Through the dense leaves and interlacing of vines under the crowns of trees, little light penetrates, and lush vegetation makes it difficult to move, completely depriving of orientation. To move even a short distance, it is often necessary to cut through the road. There are also floating islands on the river, slowly moving downstream. They are formed by intertwined plant roots and trunks of fallen trees, on which new vegetation has risen. For tourists there are many attractions: all kinds of river tours, trekking through the jungle, fishing for piranhas, night hunting for caimans.
On the vast expanses of the Amazonia, surprising with the richness of flora and fauna, about 1.5 million of the most diverse species of plants and animals live, this corner of the planet without exaggeration can be called the world's genetic foundation. According to scientists, there are more than 1,800 species of birds, 250 species of various mammals, about 2 thousand different species of fish and countless various invertebrates and insects per 10 km ? of tropical forest (many of their species are still not known to the scientific world).
In essence, Amazonia is a humid jungle and swamps that stretch along the equator, so the climatic conditions throughout the lowland are almost the same. The Amazon basin is distinguished by the most tropical tropical evergreen forest on Earth, whose climate is hot and humid, the air temperature is stable throughout the year, it constantly keeps + 25-28 degrees Celsius, even at night temperature almost never falls below + 20 degrees Celsius.
Forests are some of the most beautiful and magical places on Earth. Especially terrible is their destruction. Hundreds of species of living creatures annually lose their habitat. Deforestation for agricultural needs today has threatened the extinction of a million species. Forest fires are becoming more and more dangerous every year. If the situation does not change, a plague called deforestation could end in disaster. Forests produce the oxygen necessary for life and absorb carbon dioxide, which we exhale (or emit). It is estimated that one mature and leafy tree provides a daily oxygen supply of 2 to 10 people. Phytoplankton in the ocean is more fertile because it provides half of the Earth's oxygen, but forests remain a key source of quality air on the planet.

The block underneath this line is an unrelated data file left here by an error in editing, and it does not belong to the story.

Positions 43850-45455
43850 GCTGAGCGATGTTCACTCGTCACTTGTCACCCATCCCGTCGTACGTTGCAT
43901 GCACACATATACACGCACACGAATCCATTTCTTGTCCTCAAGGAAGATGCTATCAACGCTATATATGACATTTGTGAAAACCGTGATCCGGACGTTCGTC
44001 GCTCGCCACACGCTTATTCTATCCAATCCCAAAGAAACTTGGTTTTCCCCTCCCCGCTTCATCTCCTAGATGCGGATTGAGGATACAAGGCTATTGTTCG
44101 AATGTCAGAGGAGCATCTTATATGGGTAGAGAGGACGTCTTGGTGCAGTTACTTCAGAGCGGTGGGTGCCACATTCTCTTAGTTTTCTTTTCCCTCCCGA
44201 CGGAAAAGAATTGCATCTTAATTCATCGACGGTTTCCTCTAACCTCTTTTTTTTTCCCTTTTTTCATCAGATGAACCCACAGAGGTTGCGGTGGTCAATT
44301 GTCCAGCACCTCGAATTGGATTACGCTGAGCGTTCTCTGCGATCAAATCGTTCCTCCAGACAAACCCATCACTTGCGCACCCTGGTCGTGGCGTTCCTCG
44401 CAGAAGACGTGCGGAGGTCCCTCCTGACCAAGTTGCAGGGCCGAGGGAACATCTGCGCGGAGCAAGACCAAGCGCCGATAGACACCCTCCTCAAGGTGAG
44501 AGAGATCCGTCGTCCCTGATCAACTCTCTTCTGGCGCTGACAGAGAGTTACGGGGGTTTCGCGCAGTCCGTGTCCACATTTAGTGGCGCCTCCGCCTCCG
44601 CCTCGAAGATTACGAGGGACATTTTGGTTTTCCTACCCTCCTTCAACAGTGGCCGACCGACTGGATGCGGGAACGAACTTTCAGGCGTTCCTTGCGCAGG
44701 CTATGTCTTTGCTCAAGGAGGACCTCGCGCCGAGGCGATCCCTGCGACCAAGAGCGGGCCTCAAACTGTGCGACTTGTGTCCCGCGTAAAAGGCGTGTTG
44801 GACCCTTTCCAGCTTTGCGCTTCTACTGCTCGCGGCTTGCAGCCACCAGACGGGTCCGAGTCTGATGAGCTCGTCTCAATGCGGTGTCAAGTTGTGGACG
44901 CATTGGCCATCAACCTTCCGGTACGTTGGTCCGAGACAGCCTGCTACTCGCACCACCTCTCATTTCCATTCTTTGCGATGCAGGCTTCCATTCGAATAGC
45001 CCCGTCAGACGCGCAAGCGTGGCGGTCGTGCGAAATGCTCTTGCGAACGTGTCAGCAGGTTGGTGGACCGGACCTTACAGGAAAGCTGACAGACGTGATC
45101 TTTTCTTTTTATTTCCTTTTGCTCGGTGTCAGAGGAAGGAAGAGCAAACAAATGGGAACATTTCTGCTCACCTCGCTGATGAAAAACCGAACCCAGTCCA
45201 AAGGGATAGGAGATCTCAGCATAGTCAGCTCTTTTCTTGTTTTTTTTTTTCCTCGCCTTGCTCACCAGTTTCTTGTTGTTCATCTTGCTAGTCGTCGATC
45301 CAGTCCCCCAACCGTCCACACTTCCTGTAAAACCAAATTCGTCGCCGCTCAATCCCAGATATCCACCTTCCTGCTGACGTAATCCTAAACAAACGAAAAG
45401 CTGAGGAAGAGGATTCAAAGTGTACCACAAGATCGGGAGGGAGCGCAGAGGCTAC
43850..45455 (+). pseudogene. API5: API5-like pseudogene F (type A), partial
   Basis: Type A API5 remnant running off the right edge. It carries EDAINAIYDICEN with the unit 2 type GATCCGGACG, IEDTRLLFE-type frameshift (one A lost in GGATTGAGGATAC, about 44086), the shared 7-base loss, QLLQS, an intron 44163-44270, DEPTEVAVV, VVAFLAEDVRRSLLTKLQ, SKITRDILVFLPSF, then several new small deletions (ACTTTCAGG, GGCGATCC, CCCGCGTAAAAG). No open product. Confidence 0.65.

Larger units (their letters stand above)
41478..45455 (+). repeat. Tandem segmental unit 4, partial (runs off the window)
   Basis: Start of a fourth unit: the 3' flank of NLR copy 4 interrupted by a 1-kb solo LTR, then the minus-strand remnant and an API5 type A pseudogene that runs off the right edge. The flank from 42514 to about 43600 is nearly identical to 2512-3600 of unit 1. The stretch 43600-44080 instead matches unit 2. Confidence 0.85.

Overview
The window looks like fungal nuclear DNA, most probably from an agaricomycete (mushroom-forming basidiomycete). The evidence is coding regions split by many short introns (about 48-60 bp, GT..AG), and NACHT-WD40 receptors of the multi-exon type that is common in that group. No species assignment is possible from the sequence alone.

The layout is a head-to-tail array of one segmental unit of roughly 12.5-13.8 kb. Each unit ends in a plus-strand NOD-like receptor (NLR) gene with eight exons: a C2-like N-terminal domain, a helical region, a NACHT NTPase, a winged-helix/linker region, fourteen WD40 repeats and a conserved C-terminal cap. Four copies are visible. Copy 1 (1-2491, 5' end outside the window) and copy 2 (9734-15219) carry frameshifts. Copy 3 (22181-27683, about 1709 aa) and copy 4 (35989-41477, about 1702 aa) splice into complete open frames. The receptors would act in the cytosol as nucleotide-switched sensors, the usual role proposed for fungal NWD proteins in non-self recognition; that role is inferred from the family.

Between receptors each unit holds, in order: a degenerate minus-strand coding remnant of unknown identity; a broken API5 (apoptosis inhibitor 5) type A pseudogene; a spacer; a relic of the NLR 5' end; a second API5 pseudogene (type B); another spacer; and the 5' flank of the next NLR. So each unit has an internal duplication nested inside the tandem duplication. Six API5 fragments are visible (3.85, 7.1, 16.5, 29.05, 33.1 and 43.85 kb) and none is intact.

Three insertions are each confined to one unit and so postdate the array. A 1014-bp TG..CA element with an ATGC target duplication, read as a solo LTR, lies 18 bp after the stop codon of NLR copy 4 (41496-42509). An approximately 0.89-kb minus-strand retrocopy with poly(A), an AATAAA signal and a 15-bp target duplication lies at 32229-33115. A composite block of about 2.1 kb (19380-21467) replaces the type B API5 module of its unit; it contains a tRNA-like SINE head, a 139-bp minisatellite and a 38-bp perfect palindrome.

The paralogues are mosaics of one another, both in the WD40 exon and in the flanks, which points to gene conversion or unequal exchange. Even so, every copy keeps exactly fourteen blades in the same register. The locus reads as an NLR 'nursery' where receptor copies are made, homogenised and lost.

Forests provide us with shelter, livelihoods, water, food and fuel. Almost all human activities are directly or indirectly related to forests. Some of them are easy to list: wood mining, paper production, etc. Others are less obvious, but many everyday products (medicines, cosmetics, and detergents) include components found in forest herbs and trees. 80% of the Earth's biodiversity lives in forests. Insects and worms provide the soil with nutrients, bees and birds spread pollen and seeds, and wolves and large feline keep hungry and herbivorous animals at bay. Biodiversity is a key factor for both ecosystems and humans. Among other things, trees create vital shadow oases thanks to branches and leaves.